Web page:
Crypto exchanges on the dark web are facing a “bank run” because of falling cryptocurrency prices, security researchers have discovered. The fall in value is making it harder for threat actors to “monetise” their attacks, fun malware-as-a-service operations or buy vulnerabilities.
Cryptocurrencies have lost up to $1.8tn in value since the market’s peak in November 2021, Dov Lerner, security research lead at Cybersixgill, suggested. Holders are exchanging their crypto for more stable currencies.
Lerner also said that this has put pressure on regular cryptocurrency exchanges, forcing some to slow withdrawals to maintain liquidity. Further impact has been felt on the dark web.
Dark web exchanges operate outside the regulated financial markets and do not perform identity checks on their users. Lerner also says that the are purely changes and not crypto banks with the ability to store currencies. They also allow users to change money from service such as PayPal to crypto. Fees are often substantial.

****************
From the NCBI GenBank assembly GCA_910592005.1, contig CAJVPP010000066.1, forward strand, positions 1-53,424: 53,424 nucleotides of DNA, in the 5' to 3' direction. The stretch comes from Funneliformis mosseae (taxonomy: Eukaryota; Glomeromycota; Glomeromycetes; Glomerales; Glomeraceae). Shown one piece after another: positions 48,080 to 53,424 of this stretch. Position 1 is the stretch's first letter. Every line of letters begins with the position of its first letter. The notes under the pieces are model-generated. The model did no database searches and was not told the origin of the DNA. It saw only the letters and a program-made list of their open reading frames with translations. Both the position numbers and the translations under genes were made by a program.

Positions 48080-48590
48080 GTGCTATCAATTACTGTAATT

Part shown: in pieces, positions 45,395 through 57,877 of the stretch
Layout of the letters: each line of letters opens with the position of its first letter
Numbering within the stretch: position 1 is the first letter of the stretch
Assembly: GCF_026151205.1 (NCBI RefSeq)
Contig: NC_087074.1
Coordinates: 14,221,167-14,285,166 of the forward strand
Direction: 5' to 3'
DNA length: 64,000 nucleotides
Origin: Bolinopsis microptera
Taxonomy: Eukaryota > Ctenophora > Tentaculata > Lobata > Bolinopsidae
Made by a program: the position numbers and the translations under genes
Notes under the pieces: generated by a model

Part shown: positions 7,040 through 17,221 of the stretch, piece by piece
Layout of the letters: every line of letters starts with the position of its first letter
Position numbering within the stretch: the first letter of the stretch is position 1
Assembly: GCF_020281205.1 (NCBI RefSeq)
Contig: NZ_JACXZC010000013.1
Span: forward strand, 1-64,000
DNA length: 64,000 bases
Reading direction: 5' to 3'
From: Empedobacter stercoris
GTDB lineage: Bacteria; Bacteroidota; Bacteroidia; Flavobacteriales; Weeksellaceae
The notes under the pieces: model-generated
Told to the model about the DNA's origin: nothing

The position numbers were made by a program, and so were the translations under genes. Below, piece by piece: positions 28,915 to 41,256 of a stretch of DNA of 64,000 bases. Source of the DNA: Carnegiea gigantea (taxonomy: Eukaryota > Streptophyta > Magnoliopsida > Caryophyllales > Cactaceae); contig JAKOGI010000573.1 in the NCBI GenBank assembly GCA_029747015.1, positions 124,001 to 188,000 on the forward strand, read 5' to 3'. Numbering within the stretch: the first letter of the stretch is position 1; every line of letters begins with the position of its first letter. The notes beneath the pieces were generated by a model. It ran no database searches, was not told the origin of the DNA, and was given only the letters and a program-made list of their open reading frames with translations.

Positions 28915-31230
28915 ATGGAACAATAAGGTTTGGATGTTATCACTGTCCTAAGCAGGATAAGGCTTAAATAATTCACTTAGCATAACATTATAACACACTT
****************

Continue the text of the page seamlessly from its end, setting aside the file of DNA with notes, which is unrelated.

Additionally, Lerner argued that the dark web exchanges have invested in branding and marketing to build trust.
Cybersixgill researchers have noted a significant drop-off in posts since the crash. Sampling 34 actors known to be operating on crypto exchanges in 2021, none are now posting about their services, despite being found in forums elsewhere.
Dark web actors also face a loss of their purchasing power. While dark web transactions use crypto, prices for services and materials are set in dollars. With crypto values falling, actors may be struggling to cover costs elsewhere.
Lerner speculates that if the value of crypto increases, the exchanges could well come back again too.